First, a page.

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18 Jul 2014

The eurozone’s road to QE

Janet Henry

by Janet Henry

Chief European Economist, HSBC

The eurozone is still struggling with too much debt, too little growth, a strong currency and the threat of Japan-style deflation. That’s why the European Central Bank (ECB) is still adding monetary stimulus when US and UK central banks are moving closer to the exit.

The ECB’s negative deposit rate, announced in June, had little immediate impact on the euro and the effects of the potentially more powerful targeted long-term refinancing operations will become apparent later in 2014. But with unimpressive economic data and inflation continuing to fall, investors still expect more stimulus – purchases of asset-backed securities (ABS) and quantitative easing (QE).

Quantitative easing would be controversial, less effective than hoped, and is not without risks

We expect 0.6 per cent inflation in 2014 and 0.8 per cent next year but the longer it stays so low, the greater the risk it feeds into expectations, encouraging cash-piling, delaying investment decisions, curbing hiring and lowering potential growth.

ABS purchases could happen this year but full-blown QE is 2015’s story, coming only after medium-term inflation projections have been lowered considerably – probably 1 per cent or less for 2016 – and assuming little or no pick-up in loan growth.

QE would be controversial, less effective than hoped, and is not without risks. Asset-price inflation has implications for financial stability and income inequality that governments and regulators must address with macroprudential measures and taxes. But the expectation of asset purchases has helped push down peripheral bond yields and driven the global hunt for yield.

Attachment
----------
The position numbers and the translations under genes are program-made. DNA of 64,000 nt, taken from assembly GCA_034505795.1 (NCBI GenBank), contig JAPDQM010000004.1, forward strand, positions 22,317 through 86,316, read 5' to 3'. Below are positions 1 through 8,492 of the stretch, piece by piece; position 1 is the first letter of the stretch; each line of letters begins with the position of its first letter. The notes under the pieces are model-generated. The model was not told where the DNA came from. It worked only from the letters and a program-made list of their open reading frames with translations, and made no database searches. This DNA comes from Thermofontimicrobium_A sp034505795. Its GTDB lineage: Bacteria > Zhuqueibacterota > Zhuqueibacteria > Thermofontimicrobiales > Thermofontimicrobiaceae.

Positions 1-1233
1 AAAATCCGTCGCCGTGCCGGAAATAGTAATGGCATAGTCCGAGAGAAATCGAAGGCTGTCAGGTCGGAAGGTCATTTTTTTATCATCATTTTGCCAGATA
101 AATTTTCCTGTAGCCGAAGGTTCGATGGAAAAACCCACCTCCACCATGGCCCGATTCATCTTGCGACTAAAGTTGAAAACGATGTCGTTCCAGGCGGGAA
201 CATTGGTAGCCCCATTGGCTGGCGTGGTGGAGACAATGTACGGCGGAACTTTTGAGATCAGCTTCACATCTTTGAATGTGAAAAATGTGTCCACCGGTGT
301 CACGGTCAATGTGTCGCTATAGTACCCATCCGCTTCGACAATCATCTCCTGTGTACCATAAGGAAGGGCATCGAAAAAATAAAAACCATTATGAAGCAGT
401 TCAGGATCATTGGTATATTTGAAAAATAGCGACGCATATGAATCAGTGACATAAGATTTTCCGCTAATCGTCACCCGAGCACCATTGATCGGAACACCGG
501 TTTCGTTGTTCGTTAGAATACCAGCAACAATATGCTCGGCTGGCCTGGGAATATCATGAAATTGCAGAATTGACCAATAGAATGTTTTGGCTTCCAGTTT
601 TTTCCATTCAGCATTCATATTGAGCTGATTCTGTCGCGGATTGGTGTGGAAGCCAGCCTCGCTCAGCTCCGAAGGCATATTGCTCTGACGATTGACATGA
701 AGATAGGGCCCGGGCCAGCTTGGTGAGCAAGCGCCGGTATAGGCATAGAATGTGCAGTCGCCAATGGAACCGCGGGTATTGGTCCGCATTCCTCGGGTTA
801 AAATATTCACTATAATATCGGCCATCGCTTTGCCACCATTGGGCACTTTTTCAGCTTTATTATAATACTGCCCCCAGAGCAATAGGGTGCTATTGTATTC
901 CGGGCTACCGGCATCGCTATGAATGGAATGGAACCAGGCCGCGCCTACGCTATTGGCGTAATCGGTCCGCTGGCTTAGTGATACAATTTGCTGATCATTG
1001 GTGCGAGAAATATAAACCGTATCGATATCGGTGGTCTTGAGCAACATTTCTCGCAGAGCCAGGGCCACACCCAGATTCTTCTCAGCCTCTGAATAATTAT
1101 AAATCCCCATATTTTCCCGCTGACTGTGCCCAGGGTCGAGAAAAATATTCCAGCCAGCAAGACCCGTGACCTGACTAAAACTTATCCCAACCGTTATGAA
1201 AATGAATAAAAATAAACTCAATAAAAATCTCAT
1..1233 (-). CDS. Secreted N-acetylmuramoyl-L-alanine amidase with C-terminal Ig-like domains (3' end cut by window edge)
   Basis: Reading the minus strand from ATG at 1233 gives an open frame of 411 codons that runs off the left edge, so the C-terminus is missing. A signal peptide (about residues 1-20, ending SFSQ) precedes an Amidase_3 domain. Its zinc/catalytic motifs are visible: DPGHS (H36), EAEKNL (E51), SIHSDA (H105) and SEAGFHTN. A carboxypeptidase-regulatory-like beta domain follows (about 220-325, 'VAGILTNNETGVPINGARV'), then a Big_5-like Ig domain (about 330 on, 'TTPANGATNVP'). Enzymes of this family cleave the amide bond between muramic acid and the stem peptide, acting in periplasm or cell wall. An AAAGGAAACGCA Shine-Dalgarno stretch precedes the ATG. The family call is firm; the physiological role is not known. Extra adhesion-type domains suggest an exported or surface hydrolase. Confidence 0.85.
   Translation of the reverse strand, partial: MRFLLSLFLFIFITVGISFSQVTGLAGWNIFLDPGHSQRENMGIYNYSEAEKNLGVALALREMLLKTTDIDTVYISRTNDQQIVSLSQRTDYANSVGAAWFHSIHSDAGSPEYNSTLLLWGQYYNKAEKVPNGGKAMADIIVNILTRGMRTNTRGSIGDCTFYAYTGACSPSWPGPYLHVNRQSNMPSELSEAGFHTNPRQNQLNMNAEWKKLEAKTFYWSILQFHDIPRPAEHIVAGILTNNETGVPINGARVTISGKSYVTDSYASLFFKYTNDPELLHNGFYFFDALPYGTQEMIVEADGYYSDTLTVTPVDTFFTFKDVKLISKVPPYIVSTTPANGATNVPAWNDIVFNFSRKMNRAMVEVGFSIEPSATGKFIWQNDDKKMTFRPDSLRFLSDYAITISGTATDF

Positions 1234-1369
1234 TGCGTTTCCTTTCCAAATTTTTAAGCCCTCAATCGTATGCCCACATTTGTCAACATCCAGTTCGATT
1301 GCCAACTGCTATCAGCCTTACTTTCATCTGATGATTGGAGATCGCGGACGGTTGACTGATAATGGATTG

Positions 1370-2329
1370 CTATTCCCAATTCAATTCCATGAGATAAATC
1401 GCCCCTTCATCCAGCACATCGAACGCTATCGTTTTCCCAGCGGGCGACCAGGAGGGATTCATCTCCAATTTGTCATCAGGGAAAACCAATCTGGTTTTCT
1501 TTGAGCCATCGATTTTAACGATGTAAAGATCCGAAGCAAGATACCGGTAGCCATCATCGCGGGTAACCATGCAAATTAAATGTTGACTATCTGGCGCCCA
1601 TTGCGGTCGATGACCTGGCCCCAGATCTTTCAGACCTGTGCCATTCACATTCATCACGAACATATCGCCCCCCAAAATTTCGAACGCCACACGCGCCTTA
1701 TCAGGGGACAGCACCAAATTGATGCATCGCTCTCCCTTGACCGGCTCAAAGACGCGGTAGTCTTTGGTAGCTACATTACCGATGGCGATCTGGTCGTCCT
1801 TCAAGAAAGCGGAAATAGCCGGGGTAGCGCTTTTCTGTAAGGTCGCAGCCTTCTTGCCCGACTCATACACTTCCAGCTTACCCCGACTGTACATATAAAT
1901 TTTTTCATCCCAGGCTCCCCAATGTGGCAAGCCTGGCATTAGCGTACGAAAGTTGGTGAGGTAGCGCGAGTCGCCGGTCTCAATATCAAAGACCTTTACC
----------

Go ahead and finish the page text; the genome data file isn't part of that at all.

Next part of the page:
So what economic events could take the ECB down a different policy track? Some alternative scenarios are positive for the real economy. If the policies already announced by the ECB work, growth and inflation forecasts would remain on track, requiring no further aggressive easing. Support could also be delivered externally, say by US companies spending their cash piles, delivering a strong investment recovery that accelerates US growth and expands world trade, including eurozone exports.

But other scenarios that could prevent or delay QE are much less benign. The Ukraine and Iraq situations have raised fears of an energy-supply shock. In a low-inflation world, rising energy prices would squeeze households’ real disposable incomes and corporate profitability, which would be negative for GDP growth, but even a temporary rise in headline inflation to around 2 per cent could delay further stimulus.

And within the eurozone, France and Italy have used May’s European election outcome to demand more flexible fiscal rules. The ECB would find it difficult to buy government bonds if some large member states were relying on that to fund larger budget deficits.

Despite these various risks, our eurozone GDP growth forecasts are unchanged at 0.9 per cent for 2014 and 1.1 per cent for 2015 with inflation predictions tweaked down to 0.6 per cent in 2014, then 0.8 per cent. However, we have raised our 2014 GDP German forecast from 1.7 per cent to 1.9 per cent and lowered Italy’s from 0.4 per cent to 0.2 per cent.

We have nudged up 2014 UK growth forecast to 3.2 per cent and advanced our first rate rise to February 2015, but still cut our inflation prediction.

We have also revised up growth forecasts and lowered inflation projections for some emerging European economies, notably Hungary, the Czech Republic and Turkey, despite further cutting our Russian forecast.

This research was first published on 7 July 2014.